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In the aftermath of the US occupation, Iraq has become a different country—with the prospect of not surviving as a country at all. The Islamic State has eradicated the border with Syria, and Prime Minister Maliki looks like a Shiite version of Saddam Hussein. He’s asking President Obama for military assistance, which would put the US on the same side as Iran, Syria, and even Russia. Is intervention an option in a country torn by internal politics, violent religious extremism and the threat of terrorism?

Also, Ukraine blames Russia for today's Malaysian flight crash, and the case against tipping in restaurants and bars.

Banner Image: Shi'ite volunteers take part in a training session in Najaf, July 16, 2014. Tens of thousands of Shi'ite volunteers have been mobilized since Iraq's top Shi'ite cleric issued a call to arms in response to the lightning offensive led by the Islamic State, a hardline Sunni group. Picture taken July 16, 2014. REUTERS/Stringer

Both Sides Blame Each Other for Downed Malaysian Airliner 6 MIN, 30 SEC
A Malaysia Airlines Boeing 777 with 280 passengers and 15 crew members aboard crashed early today in Eastern Ukraine near the Russian border, where separatists have been fighting government forces. There appear to be no survivors. Christopher Miller is editor for the Kiev Post in Ukraine and correspondent for Mashable.

Christopher J. Miller, Radio Free Europe (@ChristopherJM)

Can Power-Sharing Keep Iraq From Fracturing? 35 MIN, 23 SEC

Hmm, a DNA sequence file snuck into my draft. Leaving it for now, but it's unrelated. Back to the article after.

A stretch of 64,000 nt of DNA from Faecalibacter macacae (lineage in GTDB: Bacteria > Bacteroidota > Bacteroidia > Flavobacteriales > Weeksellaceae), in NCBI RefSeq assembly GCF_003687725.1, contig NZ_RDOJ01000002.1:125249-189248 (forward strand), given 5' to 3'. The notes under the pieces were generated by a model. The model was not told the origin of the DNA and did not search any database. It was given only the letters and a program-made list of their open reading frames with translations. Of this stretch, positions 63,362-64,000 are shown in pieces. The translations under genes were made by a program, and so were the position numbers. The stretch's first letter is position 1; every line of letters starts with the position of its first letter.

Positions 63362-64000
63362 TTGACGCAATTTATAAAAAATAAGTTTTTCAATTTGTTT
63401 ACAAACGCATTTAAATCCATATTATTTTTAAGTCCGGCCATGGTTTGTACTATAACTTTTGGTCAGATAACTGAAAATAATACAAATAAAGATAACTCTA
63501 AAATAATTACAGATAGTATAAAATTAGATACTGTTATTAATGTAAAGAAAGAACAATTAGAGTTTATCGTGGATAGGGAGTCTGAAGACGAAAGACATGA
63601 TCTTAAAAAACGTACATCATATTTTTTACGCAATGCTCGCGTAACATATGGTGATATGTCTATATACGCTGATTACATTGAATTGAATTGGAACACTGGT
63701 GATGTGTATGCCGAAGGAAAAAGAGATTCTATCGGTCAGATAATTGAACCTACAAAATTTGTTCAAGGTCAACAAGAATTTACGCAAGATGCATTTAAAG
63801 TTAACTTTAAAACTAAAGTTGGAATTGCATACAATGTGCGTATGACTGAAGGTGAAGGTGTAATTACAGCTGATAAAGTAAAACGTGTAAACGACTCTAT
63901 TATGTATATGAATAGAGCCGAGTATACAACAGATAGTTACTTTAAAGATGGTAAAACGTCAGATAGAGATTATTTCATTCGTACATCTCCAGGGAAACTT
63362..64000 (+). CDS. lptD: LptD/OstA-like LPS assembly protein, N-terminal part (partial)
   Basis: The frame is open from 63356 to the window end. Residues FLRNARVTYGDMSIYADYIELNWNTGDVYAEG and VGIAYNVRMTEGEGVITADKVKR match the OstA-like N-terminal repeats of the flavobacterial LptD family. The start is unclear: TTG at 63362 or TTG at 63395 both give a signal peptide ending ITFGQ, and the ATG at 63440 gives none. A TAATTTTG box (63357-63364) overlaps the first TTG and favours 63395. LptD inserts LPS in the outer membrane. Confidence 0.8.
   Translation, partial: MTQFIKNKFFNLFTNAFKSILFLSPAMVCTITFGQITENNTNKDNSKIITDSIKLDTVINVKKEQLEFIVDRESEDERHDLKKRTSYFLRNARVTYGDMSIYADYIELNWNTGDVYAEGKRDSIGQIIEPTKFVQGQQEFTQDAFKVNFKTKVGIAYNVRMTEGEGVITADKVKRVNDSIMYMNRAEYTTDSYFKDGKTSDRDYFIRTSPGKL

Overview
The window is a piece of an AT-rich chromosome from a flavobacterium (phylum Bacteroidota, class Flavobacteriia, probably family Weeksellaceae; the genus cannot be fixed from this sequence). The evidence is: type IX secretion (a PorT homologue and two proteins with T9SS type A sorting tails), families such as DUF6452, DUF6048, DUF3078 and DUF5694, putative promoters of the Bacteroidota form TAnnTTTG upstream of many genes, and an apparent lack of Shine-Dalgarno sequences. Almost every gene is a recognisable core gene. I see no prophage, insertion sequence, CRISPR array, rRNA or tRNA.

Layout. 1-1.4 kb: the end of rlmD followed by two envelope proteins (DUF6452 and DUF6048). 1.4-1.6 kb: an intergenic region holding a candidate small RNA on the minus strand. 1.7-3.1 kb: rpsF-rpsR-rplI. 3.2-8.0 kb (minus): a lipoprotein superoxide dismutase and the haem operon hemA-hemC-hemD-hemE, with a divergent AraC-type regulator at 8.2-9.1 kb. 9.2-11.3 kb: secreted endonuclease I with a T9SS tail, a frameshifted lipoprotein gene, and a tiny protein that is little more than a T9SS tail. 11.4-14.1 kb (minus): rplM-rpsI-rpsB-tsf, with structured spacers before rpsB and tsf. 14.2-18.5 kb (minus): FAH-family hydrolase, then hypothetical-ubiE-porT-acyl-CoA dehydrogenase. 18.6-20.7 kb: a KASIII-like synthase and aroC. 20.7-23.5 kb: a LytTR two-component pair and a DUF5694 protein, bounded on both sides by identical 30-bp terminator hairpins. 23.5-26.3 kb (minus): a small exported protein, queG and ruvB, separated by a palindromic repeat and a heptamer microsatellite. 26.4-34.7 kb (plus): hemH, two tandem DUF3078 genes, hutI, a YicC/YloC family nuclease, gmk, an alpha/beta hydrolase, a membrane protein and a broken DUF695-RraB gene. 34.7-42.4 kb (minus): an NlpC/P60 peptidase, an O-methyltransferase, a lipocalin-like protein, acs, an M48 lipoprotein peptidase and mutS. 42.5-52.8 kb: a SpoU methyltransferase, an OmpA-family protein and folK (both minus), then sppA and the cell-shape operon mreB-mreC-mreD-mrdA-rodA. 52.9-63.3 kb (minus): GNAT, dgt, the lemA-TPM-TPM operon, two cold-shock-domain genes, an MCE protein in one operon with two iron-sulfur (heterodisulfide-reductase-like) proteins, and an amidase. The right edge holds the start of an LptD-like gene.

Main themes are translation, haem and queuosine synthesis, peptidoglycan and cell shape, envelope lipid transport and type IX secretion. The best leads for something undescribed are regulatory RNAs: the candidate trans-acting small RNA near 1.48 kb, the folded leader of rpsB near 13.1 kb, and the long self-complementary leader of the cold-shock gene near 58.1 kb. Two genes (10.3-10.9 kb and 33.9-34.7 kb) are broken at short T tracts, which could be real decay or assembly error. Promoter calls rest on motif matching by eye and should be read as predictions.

In Baghdad, Prime Minister Nouri al-Maliki is trying to hang on to power, while part of his country is under the firm control of the Islamic State, formerly known as ISIS. Despite hopes that it might get its act together, Maliki’s army has failed to re-take Takrit, the hometown of Saddam Hussein. Maliki wants US help against the Islamic State that’s taken over part of the country, but his repressive style has divided his own people. We’ll look at America’s limited options in a region where national boundaries are fading away and religious extremism is on the rise.

Abigail Hauslohner, Washington Post (@ahauslohner)
Michael Pregent, former U.S. Army officer (@MPPregent)
Ahmed Rashid, Pakistani journalist
Brian Jenkins, RAND Corporation (@BrianMJenkins)

Al Qaeda in Its Third Decade: Irreversible Decline or Imminent Victory?

The Case for Eliminating Tipping 7 MIN, 37 SEC

Employees that rely on tips are one of the fastest-growing components of America’s workforce. But tipping is a bad practice we ought to get rid of, according to Brandon Ambrosino, culture and religion writer for Vox.

Brandon Ambrosino, Vox (@BrandonAmbro)

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